Take both of those examples and go back a thousand years. Has the truth of creation changed? Only the data has. What was coherent is no longer coherent. This is good - adapting is critical. However, the point is that the "truth" as "coherent" isn't a good measuring stick. I would think that not knowing is better than knowing something false.

    (This gets into a whole lot of epistimology and how can we act with imperfect knowledge, blah blah... so consider it an example of how a "made up story" changed from literal to figurative rather than literal to lie.)


    --

    (On the N/S divide; how I see the real seperation between them)

    The flaw in the lack of projection (S) is that I do not project these measurements to the individuals. Ne is like factor analysis - I can say that getting married early is one of the most correlated factors to divorce. I do not mean and I do not say that individuals will get divorced when young - that's an N leap. I will say that no matter what they say, statistics says that group will have more divorces. Not one in particular. But what value does that give us? Nothing. Data isn't valuable on it's own - it's the next step, the implications of the data that really matters.

    That's what N is good at. Ns and Ss both meet at the same "decision making" point. The N needs to reach across and pull the data to make the decision - one made without data is totally without grounding and will never reflect reality. The S needs to reach across and see what the data means - data without significance is totally without application.


    The circle I try to follow is simple - problem -> define problem (N) -> Define needed data (N-S) -> Find data (S) -> evaluate data (N-S) -> Apply data to problem (N). Cutting out any one of those steps is errant.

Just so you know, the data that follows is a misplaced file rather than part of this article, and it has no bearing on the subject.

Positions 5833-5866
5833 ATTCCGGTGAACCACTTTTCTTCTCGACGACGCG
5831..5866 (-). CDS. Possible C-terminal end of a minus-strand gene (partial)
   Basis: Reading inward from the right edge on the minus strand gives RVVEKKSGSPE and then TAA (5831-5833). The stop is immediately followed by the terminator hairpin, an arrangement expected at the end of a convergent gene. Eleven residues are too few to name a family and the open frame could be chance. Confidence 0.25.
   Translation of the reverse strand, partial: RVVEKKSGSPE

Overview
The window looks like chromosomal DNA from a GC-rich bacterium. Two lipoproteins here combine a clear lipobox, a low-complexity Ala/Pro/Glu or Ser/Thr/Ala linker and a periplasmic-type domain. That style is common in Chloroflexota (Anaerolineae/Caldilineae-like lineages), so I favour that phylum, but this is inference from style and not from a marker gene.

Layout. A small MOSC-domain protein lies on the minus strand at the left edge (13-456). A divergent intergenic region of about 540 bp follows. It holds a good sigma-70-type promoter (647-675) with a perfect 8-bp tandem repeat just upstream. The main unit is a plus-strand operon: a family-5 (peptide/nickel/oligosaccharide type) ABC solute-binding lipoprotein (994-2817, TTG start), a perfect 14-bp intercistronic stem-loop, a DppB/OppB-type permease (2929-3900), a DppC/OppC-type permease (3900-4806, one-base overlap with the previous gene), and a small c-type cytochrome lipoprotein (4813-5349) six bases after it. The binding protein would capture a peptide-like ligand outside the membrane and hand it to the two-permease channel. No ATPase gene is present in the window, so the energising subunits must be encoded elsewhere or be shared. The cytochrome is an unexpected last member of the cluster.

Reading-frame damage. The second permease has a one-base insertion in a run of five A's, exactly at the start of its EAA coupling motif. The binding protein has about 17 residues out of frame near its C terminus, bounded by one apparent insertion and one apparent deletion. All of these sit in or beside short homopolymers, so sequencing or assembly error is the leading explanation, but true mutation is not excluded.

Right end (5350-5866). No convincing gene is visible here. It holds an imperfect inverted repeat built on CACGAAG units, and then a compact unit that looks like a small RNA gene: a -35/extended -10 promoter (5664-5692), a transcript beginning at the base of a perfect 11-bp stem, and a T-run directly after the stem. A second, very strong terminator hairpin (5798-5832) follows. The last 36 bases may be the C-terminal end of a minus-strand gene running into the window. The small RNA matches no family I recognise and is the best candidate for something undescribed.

Using the SBM again;

    SBM or SAM -> Marriage rates, biological ramifications -> Statistics -> Sufficient -> SBM (my conclusion)

    But, just as an example, N as data gathering means that one only looks around their own world - sees the patterns they want to see. It's not rigid enough to gather data objectively, parse through it and see what it really means. But the S as the applying of data to a problem is a joke too - closed minded, etc.

    In the same way, most literalists are Ss. Without a proper definition of a problem, there can be no "solution". No change.

    Preferences are just that. Once both are put into context then you can draw upon others (or if you can manage, yourself) to fill in the gaps. Using the right method for the current step is what matters. It doesn't matter if it's an N using N for the wrong task or an S using S for the wrong task... they mirror each other this way.

  2. #72
    Member Vicki's Avatar
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    Quote Originally Posted by niffer View Post
    Jesus has always loved you. Glad you've found something to make you happy.
    yeah

  3. #73